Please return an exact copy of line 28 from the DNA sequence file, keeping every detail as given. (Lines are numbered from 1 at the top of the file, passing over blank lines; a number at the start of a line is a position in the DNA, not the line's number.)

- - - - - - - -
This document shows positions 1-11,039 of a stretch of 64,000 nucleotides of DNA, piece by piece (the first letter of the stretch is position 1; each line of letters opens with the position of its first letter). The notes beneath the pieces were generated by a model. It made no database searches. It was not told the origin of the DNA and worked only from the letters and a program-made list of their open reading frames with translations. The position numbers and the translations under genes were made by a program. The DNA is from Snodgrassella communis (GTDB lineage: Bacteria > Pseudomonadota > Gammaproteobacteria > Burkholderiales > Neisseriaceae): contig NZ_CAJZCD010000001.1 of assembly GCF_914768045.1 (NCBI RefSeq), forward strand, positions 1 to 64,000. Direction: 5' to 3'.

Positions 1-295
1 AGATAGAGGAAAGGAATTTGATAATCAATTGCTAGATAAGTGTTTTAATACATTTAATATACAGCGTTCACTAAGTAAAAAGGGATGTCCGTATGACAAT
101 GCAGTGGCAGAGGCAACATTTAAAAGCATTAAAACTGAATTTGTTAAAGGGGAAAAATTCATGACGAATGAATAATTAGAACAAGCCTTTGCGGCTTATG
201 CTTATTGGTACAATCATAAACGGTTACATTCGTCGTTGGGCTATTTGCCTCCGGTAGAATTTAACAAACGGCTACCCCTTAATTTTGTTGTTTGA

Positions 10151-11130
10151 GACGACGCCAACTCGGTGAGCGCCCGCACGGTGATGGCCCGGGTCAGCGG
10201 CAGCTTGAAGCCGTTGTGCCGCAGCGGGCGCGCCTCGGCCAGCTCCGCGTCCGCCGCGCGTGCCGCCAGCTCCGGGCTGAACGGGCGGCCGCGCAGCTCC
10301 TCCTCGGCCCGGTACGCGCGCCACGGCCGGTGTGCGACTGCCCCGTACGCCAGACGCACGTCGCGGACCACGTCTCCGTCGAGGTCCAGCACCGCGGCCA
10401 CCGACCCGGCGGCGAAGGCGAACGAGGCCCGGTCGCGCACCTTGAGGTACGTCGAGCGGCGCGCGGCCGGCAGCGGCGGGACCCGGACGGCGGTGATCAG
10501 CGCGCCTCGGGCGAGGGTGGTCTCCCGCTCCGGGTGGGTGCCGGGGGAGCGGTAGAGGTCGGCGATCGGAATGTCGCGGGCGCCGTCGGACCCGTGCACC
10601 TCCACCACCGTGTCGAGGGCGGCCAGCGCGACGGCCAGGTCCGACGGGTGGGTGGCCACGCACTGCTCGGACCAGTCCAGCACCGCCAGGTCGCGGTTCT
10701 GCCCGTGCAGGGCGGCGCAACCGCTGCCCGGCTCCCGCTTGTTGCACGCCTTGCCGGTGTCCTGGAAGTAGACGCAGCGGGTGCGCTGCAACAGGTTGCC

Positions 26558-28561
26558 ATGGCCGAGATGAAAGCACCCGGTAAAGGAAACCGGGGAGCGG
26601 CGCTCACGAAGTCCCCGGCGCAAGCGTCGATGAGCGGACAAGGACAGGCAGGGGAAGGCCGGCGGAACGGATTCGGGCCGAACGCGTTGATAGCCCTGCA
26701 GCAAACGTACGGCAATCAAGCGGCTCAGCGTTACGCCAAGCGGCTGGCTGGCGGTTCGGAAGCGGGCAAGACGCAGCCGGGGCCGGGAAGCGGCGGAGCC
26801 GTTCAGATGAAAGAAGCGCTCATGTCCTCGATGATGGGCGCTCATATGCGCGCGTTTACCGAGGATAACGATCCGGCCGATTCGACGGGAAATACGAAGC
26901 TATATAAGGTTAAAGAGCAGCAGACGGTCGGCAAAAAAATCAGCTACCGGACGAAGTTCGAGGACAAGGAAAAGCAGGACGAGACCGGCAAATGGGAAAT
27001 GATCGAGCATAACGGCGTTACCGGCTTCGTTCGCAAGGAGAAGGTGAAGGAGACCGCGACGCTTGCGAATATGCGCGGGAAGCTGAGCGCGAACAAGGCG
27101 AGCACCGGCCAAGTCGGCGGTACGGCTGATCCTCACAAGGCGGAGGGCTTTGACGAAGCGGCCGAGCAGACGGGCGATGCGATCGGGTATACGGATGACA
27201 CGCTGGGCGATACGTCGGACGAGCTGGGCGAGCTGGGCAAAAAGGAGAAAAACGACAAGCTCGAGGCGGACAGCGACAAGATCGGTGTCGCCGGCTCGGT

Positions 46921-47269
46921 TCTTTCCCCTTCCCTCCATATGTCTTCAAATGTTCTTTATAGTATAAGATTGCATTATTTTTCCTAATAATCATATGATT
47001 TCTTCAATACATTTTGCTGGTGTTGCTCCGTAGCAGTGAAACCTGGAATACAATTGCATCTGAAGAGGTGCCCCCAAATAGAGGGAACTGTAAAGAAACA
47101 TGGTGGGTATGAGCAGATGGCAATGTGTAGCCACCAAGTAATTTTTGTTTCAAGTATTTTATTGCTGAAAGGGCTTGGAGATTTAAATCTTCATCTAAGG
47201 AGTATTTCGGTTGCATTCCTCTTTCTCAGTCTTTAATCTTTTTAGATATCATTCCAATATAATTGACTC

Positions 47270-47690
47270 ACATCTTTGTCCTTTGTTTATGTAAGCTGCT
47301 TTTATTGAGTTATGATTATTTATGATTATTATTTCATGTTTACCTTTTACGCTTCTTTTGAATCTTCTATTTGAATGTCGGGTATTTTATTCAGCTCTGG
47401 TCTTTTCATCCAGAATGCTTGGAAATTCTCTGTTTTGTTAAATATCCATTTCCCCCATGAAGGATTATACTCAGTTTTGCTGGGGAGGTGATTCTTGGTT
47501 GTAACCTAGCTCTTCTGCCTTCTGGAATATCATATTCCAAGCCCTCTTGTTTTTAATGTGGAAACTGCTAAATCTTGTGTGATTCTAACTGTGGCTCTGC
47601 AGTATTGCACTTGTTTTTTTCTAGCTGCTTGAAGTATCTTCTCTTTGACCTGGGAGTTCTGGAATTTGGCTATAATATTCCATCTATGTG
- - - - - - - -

Positions 47270-47690